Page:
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There are so many things to learn when you have a child born with ea/tef that certain aspects of the condition remain a little fuzzy for a while. You figure out the eating stuff quickly. And surgeries, you focus on those too. But you keep hearing one word that you can’t quite keep in your head, the whole word anyway: trachea- something.

You start to focus a bit more when you notice that your adorable little cherub sounds like a walrus when she coughs. Or when, after surgery, the doctors can’t get little Jimmy off the ventilator for a while. His airway keeps col- lapsing when they remove the breathing tube. That’s when a lot of us take out a pen and paper and ask the doctor to spell out that word: tracheomalacia.

The word “malacia” (pronounced: muh-lay’-she-a) means softening.There are three places where a person’s airway can be soft: the voice box, the windpipe, and the breathing tubes. A person may have softening in one, two or three parts of the airway. People with ea/tef most com- monly have softening of the windpipe, or trachea, hence the name tracheomalacia. Soft airways do not hold their shape, and air does not flow through as well as it should. With tracheomalacia, you may hear a high-pitched, crowlike noise when your child breathes in (stridor). The child may also wheeze, cough or choke. Severe tracheo- malacia can also cause very short spells of no breathing (apnea). Your child may turn blue during these apnea spells.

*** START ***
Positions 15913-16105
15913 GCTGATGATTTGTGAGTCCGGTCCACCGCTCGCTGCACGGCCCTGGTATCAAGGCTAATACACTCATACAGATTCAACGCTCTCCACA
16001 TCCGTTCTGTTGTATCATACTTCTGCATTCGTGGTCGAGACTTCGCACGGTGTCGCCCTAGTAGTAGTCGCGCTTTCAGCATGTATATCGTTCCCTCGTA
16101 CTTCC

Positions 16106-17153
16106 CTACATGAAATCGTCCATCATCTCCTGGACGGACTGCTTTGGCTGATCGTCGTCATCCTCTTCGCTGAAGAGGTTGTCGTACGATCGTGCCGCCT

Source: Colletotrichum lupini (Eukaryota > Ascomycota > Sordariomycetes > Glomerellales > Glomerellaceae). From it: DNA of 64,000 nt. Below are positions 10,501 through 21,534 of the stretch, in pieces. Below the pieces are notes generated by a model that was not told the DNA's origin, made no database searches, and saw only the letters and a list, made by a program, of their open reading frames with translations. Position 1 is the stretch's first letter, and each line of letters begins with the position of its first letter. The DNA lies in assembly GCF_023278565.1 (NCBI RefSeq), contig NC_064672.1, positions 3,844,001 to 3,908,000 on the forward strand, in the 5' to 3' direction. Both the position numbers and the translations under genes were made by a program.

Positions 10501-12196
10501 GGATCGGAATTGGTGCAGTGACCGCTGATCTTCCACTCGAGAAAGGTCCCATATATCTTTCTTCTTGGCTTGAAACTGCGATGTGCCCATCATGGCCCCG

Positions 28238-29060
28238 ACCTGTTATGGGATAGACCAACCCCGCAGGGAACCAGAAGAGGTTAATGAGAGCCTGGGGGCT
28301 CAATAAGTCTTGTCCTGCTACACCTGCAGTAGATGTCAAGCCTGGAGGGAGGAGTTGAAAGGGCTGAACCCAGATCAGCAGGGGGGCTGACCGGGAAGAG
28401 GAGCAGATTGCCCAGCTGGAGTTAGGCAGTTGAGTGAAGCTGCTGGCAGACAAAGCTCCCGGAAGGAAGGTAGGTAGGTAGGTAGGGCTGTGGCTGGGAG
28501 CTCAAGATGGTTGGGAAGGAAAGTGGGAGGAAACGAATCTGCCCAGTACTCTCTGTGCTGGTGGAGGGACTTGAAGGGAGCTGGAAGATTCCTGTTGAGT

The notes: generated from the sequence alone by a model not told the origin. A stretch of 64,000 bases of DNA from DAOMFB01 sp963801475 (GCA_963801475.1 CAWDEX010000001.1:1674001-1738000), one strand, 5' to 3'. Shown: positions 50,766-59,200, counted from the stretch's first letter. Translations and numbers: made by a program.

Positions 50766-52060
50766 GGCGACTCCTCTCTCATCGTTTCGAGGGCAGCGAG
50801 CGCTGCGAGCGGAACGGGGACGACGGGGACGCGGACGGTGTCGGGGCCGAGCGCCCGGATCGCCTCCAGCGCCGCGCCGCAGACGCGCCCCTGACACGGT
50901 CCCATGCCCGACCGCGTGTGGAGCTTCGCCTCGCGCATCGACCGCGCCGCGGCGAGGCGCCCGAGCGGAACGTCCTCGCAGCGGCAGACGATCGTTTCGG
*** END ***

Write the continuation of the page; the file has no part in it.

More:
Life with tracheomalacia has been described as what happens when you drink with a paper straw. After a while, the straw gets damp and no longer holds its shape. It col- lapes when you try to drink from it. Imagine your trachea as that wet straw. The worst part? The harder someone with tracheomalacia tries to breath, the more the “straw” collapses.

When children with soft airways are active, upset, eating or have colds, their breathing may be noisy. When they are calm and lying on their stomachs, their breathing may be quieter. Some babies may hyperextend their neck in order to adequately keep their airway open. As children grow, their airways get larger and firmer. In most children, soft airways are gone by two years of age. Some children may have noisy breathing until they are school age.

If children can breathe and are growing, their soft air- ways are not treated. They will grow out of it. If your child has trouble breathing because of soft airways, your child’s doctor may ask you to see an ear, nose and throat doctor or a pediatric pulmonologist for treatment. The doctor may do a test called a bronchoscopy to look at your child’s airways.

Thanks to Marsha (from the ea/tef website discussion forums), mother of Logan, for some of the information in the article, as well as for a couple of good referrals. These websites were also used: and